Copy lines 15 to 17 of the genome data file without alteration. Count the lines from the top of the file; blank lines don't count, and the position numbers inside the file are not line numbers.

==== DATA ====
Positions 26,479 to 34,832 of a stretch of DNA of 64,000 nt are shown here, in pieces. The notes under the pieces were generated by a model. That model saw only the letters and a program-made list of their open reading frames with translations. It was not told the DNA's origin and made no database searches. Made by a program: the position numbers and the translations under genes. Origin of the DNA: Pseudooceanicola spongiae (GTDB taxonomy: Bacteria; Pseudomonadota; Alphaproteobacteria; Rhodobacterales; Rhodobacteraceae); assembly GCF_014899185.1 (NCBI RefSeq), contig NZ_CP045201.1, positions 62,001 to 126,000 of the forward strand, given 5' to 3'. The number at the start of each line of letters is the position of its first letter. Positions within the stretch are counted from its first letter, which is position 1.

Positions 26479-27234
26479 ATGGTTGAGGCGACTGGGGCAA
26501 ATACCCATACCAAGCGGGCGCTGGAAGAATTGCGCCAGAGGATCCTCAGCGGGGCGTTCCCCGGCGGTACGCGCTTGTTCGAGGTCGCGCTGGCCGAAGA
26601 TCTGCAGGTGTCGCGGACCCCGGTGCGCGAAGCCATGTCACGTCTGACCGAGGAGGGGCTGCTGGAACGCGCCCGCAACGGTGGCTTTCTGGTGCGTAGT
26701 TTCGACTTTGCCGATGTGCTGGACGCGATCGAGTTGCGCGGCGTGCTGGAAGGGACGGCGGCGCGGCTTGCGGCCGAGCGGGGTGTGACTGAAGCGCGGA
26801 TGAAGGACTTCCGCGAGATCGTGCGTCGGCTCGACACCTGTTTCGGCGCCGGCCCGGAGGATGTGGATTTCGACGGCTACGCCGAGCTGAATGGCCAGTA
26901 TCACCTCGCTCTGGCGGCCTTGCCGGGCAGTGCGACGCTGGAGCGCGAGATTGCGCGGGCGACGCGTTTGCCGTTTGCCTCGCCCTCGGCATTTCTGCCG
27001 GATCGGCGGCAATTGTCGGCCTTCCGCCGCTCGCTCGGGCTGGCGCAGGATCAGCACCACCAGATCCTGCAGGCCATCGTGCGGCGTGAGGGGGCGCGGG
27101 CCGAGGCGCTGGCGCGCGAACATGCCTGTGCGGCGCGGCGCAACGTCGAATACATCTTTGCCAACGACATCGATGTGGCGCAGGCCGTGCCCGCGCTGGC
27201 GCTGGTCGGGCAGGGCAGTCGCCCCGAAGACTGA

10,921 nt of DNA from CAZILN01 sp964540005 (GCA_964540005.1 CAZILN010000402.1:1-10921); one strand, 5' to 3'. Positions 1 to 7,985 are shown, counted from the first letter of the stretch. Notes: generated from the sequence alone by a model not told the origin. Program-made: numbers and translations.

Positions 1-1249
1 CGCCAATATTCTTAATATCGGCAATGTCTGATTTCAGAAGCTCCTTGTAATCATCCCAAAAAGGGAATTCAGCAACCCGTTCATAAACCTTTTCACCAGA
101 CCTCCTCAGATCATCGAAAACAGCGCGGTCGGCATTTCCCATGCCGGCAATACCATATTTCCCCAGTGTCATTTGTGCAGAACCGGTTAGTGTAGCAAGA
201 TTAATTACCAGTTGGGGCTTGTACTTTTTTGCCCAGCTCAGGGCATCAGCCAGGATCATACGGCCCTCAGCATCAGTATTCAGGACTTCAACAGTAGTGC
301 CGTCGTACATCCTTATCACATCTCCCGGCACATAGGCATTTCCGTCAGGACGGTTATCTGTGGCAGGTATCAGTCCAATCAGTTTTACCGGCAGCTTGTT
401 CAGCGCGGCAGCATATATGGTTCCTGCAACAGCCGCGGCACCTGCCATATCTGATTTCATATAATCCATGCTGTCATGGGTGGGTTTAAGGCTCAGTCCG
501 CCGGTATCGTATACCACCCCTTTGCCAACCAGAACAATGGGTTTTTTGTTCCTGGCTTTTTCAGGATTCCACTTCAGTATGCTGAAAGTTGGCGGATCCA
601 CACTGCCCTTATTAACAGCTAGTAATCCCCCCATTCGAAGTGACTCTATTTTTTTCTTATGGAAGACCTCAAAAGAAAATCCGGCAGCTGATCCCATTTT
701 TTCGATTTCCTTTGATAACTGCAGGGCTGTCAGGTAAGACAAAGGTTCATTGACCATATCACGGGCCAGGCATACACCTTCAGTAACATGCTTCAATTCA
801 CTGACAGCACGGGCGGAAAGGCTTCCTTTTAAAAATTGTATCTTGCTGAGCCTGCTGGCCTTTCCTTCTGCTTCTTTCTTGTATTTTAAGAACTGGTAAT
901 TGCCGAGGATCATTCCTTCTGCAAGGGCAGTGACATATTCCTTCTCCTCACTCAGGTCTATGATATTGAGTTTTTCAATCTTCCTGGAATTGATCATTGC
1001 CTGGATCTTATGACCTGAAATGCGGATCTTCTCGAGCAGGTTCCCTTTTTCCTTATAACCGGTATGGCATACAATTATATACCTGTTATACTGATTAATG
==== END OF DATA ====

101 CCTCCTCAGATCATCGAAAACAGCGCGGTCGGCATTTCCCATGCCGGCAATACCATATTTCCCCAGTGTCATTTGTGCAGAACCGGTTAGTGTAGCAAGA
201 TTAATTACCAGTTGGGGCTTGTACTTTTTTGCCCAGCTCAGGGCATCAGCCAGGATCATACGGCCCTCAGCATCAGTATTCAGGACTTCAACAGTAGTGC
301 CGTCGTACATCCTTATCACATCTCCCGGCACATAGGCATTTCCGTCAGGACGGTTATCTGTGGCAGGTATCAGTCCAATCAGTTTTACCGGCAGCTTGTT